Campaigners against high rises in Hove will try to convince councillors not to approve plans for another tower block next week.
Withdean Commercial Property’s plan to build 894 square metres of office space on the ground floor and 52 flats above on the site of the former Hyde offices in Davigdor Road has been recommended for approval by officials.
The developer is working with Hove-based Imex Exhibitions, which said that it had outgrown its Ellen Street offices and wants to build new offices, a basement car park and 52 flats on the old Hyde site.
But the final decision lies with the Brighton and Hove City Council’s Planning Committee which meets next Wednesday (12 June).
Members of the Hove Gold action group, formed in response to this and other high-rise developments in the area, spoke at the Planning Committee meeting in March against plans for 152 flats in four blocks for the neighbouring Peacock Industrial Estate in Lyon Close. The plans were approved.
The group was also concerned about yet more plans for blocks of 80 flats and a hotel on the corner of Cromwell Road and Palmeira Avenue which have yet to be decided.
The Withdean Commerical Property plans include 22 one-bedroom flats, 27 two-bedroom flats and three three-bedroom flats in an eight-storey block.
Twenty-one parking spaces are planned for the site, with nine for the offices and 12 for flat owners. Ninety cycle parking spaces are also planned.
The application has 49 anonymous objections and 17 letters of support on the council’s website.
One said: “It is an utter disgrace if you allow the over-development of this site. The Artisan (a neighbouring housing development) is a blot on the landscape and still empty.
“There has been no real employment created to replace the loss of jobs from Hyde Housing from the Happy Cell and later Graham Plumbing Trade Point and Howdens.
“We can’t park. We can’t get doctor’s appointments or dentist’s. The traffic will be horrendous. Don’t destroy this area any further.”
Another objector wrote: “Thirty flats have already been delivered by the building of Artisan next door and 168 flats are formally proposed in the industrial area immediately to the north of this site.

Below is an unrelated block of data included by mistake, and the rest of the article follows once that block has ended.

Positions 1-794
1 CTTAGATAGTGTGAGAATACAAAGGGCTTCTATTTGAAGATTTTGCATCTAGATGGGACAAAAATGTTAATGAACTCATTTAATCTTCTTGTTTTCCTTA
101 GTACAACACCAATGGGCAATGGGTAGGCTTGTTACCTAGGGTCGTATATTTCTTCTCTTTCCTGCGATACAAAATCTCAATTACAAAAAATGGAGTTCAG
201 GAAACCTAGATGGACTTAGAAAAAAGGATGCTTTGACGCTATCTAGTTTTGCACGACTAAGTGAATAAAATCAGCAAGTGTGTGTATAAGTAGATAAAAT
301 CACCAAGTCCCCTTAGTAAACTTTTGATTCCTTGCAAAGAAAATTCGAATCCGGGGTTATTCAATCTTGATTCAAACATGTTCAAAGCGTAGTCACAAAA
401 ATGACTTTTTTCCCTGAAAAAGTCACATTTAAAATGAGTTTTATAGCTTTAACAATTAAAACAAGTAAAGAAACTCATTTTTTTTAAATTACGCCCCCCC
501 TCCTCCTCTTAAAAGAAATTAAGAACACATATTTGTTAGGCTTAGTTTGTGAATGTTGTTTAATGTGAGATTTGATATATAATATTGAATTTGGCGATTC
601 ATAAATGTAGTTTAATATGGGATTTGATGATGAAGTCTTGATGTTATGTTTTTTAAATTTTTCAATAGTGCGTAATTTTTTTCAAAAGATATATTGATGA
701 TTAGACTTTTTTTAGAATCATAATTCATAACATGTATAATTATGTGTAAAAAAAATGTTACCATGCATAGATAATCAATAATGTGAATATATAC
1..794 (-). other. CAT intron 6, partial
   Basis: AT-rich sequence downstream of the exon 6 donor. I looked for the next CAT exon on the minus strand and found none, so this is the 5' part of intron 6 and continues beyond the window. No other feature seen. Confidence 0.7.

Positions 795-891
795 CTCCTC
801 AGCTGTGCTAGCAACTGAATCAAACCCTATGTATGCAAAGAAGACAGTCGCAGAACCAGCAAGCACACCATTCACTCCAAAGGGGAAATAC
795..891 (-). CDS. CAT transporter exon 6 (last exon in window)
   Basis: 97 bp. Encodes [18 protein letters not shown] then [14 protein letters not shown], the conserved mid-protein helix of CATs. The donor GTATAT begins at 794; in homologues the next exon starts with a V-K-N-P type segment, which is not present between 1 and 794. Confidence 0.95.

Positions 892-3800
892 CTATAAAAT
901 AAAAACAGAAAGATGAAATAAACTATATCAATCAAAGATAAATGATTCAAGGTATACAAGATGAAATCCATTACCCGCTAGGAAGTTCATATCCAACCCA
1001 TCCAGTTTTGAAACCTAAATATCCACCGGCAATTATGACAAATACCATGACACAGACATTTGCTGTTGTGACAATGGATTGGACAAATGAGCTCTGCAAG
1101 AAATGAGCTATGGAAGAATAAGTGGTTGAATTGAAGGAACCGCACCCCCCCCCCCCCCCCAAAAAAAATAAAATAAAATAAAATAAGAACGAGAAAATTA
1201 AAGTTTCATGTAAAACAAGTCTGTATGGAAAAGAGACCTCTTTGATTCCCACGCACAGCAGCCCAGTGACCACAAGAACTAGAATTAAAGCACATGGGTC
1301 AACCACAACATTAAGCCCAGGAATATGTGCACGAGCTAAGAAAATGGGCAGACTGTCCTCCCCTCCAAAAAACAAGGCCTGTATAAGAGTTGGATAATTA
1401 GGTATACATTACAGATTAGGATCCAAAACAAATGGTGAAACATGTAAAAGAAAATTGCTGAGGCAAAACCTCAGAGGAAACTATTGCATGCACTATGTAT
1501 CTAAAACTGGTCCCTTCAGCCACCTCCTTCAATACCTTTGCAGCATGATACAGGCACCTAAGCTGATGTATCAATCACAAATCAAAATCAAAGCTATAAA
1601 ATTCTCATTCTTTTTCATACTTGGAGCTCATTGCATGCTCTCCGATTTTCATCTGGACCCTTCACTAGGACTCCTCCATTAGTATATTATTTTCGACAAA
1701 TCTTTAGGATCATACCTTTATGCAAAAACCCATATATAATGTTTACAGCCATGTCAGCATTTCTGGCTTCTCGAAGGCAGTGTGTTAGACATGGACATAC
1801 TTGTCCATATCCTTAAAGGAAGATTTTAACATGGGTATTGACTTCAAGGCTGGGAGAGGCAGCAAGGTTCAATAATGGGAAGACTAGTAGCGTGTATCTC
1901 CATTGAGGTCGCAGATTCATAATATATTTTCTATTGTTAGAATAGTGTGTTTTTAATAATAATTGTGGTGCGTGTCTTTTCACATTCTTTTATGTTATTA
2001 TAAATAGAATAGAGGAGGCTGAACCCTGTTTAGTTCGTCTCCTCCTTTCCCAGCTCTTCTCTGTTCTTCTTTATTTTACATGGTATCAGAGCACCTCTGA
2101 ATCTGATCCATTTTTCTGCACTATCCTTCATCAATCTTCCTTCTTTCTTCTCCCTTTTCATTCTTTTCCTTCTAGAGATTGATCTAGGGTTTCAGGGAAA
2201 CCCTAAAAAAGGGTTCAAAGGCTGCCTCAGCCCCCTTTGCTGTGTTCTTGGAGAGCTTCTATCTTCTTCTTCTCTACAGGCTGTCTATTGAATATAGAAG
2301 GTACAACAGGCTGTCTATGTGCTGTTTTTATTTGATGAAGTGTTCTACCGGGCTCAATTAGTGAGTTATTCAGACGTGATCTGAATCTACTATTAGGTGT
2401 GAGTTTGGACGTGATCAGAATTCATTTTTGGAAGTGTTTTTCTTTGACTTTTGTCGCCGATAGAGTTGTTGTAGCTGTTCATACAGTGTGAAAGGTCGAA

“It is understood that the P&H (Palmer and Harvey) building next door is also earmarked for conversion to residential flats.
“In total, therefore, this site is potentially bringing in the region of 300 new residential units to an already overcrowded city centre space, with no prospect of any additional service provision.
“The local school, which will be serving this site, already hosts 950 children and is the second largest in the country.”
Goldsmid ward Labour councillor Jackie O’Quinn has objected, questioning the shortage of office space in the area by pointing out the Dubarry Perfume factory could not rent out its office space and the neighbouring P&H office block sits empty.
She also questioned the affordability of the homes, saying that the developer had not complied with the council’s policy for up to 40 per cent affordable homes in larger developments.
Councillor O’Quinn wrote: “The flats are likely to be very expensive and even at 80 per cent of cost they would not be affordable to the majority of people who live in the city.
“This application, if granted, would most likely suffer the same fate as Artisan, where a tiny number of flats have been sold due to their high cost.”
The affordable element of the scheme would be five flats – a two-bedroom flats and four one-bedroom flat which would be in shared ownership.
Currently the developer is reviewing the profits from the scheme to see if it could pay the council for affordable homes off-site.
A commenter supporting the plans wrote: “This building fits in well with its neighbours and is the perfect place for much-needed housing in our city.
“Parking should be minimal as it has good walking and bus access to the centre.
“Many people will object to it simply because it is bigger than what was there before – with that attitude our city would quite simply not exist. I’m excited about its expansion and welcoming more people here. ”
Another supporter wrote: “It’s very important that we retain our local businesses and office space in Hove is sorely lacking.
“I support developments like this that will help us retain and grow existing businesses. It is crucial for the future for our children to support such investments.”
As well as providing affordable housing, if the application is successful the developer will be required to pay
- £57,000 for sustainable transport
- £137,000 for recreation and open spaces
- £19,000 for an artistic component
- £45,000 towards secondary and sixth form education
- £25,000 for local employment
- Use 20 per cent local labour during demolition and construction
None of the education money is going towards primary schools which are described in a report to the council’s Planning Committee as having sufficient spaces whereas both Blatchington Mill and Hove Park secondary schools are full.
Imex Exhibitions shares current and former directors with Withdean Commercial Property, and one with Brighton and Hove Albion.
The application goes before the Brighton and Hove City Council Planning Committee next Wednesday (12 June). The meeting is due to start at 2pm at Hove Town Hall and should be open to the public.